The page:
[By Rebecca Lau]
Judging by the number of fake eyelashes flying off the shelves at Sephora, it is clear that Asian women view long eyelashes as one of the most important contributing factor to an attractive face. In recent years, many eyelash salons have also sprouted up all across town, and eyelash extensions were the norm amongst working women who wanted fuller lashes without the hassle of applying falsies daily.
This trend of eyelash extensions soon saw its fair share of beauty mishaps as reports of permanent lash loss as well as eyelid irritation soon surfaced. When lash-growth treatment Latisse broke into the scene a few years ago, ads with Brooke Shields and Claire Danes and their head-turning lashes endorsed the new prescription-only product, promising that you could have lashes like theirs, too. This immediately got my (and many other women’s) attention.
Having recently worn a few rounds of 15mm extensions, I was interested in learning if Latisse could give my own lashes the same volume and length naturally.
I visited The Sloane Clinic at Holland Village for a consultation with their doctor about what Latisse could do for me. Dr Lee explained to me that Latisse was discovered to be an effective cosmetic product by accident—it was originally used as a medication for glaucoma. Patients were walking out of their ophthalmologist’s office batting long lashes, and chemists took note. The active ingredient in Latisse, bimatoprost, is only 5 per cent the medical-grade strength but will prolong the life cycle of your natural lashes from the usual three- to four-month cycle to one of nearly eight months.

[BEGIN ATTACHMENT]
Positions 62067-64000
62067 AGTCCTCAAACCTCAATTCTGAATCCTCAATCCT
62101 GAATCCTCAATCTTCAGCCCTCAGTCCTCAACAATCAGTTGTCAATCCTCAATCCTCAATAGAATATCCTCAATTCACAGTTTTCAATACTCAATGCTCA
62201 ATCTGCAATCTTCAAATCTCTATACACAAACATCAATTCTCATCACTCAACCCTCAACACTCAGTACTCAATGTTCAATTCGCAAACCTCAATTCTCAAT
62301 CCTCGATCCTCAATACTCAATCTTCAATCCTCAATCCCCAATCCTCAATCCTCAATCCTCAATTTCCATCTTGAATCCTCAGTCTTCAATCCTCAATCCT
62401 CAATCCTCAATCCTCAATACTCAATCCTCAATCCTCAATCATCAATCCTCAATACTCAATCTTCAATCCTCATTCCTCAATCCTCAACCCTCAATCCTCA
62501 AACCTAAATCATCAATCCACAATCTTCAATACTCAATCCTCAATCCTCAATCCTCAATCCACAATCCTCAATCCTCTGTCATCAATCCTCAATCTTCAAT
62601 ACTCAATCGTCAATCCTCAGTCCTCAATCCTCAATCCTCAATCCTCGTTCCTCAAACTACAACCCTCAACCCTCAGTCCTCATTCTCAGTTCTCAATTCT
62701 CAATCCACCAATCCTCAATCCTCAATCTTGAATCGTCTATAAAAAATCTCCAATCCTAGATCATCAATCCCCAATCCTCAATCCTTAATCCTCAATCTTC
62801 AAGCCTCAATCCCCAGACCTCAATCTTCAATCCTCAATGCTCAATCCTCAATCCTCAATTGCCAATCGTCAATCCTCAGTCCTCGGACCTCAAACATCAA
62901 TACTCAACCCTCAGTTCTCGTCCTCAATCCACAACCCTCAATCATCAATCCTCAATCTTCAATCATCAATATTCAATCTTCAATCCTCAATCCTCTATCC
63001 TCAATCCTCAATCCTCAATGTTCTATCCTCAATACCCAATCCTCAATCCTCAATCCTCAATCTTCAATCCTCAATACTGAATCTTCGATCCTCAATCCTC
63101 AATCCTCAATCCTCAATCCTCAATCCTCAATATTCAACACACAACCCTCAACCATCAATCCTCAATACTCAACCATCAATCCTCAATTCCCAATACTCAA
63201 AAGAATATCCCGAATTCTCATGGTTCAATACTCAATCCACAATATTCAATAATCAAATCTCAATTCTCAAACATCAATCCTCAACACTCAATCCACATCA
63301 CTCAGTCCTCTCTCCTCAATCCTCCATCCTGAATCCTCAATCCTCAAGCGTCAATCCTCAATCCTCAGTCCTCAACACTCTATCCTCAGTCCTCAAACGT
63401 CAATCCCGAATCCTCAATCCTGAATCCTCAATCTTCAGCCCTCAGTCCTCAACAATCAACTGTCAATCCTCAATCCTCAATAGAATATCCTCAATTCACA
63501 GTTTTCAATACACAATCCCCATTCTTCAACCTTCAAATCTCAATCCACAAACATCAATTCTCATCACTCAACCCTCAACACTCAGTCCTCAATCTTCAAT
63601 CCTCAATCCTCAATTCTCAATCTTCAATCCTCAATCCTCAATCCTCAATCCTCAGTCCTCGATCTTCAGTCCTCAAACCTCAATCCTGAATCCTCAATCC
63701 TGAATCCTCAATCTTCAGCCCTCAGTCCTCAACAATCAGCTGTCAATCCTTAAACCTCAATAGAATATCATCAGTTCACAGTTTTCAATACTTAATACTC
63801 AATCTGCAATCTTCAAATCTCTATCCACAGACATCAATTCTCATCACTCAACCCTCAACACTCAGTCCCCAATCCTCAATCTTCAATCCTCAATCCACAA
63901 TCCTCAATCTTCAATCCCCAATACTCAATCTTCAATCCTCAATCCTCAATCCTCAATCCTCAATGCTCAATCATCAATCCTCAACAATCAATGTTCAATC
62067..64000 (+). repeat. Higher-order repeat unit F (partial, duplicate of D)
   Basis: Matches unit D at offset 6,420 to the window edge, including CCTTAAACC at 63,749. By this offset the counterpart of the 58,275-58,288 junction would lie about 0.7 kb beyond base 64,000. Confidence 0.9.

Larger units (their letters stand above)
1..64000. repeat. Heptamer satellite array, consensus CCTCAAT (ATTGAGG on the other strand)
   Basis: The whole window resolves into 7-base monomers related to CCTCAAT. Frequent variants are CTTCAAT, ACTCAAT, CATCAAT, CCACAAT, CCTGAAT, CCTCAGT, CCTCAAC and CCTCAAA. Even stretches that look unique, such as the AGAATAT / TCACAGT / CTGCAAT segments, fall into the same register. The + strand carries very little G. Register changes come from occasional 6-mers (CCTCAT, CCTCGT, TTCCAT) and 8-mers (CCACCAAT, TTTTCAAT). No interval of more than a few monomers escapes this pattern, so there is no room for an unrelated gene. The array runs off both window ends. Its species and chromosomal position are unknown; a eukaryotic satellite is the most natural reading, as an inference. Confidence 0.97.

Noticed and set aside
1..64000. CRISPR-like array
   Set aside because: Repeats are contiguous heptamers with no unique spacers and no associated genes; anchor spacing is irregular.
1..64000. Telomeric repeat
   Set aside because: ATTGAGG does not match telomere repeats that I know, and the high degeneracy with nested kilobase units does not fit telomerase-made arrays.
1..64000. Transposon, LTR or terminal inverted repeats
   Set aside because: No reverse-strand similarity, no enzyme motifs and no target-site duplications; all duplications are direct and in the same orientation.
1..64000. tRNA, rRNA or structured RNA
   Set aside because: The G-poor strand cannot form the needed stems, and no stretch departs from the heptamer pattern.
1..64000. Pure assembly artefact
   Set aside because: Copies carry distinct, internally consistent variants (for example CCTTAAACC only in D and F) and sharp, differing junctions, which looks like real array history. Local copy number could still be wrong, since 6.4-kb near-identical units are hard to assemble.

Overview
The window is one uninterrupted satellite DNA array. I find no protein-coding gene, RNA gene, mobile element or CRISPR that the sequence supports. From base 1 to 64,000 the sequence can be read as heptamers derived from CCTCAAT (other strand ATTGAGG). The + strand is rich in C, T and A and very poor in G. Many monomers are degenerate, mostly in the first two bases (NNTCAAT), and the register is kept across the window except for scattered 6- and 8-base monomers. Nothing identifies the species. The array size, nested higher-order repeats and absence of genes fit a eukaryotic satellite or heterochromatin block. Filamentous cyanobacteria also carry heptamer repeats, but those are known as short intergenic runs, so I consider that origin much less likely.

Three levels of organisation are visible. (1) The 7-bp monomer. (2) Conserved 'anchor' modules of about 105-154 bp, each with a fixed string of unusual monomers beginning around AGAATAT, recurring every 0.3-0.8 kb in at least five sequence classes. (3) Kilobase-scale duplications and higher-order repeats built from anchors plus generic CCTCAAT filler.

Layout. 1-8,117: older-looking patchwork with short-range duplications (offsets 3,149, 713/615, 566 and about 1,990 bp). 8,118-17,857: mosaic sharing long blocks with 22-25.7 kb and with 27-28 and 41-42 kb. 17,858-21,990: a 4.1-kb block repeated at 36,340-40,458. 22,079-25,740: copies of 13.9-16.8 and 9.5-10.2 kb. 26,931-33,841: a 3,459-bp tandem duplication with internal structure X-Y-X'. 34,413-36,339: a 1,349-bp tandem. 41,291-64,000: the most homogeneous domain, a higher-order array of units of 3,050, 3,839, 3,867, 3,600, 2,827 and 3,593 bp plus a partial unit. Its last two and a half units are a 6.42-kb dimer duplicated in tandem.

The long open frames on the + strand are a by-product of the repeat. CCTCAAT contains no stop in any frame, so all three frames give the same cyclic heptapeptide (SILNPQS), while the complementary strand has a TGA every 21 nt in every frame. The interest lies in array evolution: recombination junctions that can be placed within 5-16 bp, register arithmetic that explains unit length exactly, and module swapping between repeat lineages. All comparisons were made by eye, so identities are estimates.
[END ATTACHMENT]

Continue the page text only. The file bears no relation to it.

I was prescribed Latisse which came in a little eyedrop bottle with accompanying sterile one-use applicators. Using Latisse is much like applying liquid liner to your lashes each morning. It’s put on with a thin brush every day to start, and then on alternating days for a period of four months. Consistent use and proper application can amp your lashes to their max for about nine months. Latisse doesn’t come cheap but when you factor in the price women have been apying for eyelash extensions or false eyelashes, it is a steal. Patience is paramount if you want to see results. Unlike eyelash extensions which give you instant gratification, Latisse works it magic slowly and gradually. But the upside is that you get to have your own lashes grow long and thick and you don’t get eye irritation that inevitably accompanies most eyelash extensions. For some, four months is an awfully long time to wait for maximum results, though users typically begin to see a difference within one month of use.
Three weeks into my Latisse program, I can see the base of my lashes becoming fuller and thicker. Remembering to apply daily is a challenge but looking at the results I have achieved so far, I’ll keep up the effort.
Latisse is available by prescription only. More details about The Sloane Clinic can be found at www.sloaneclinic.com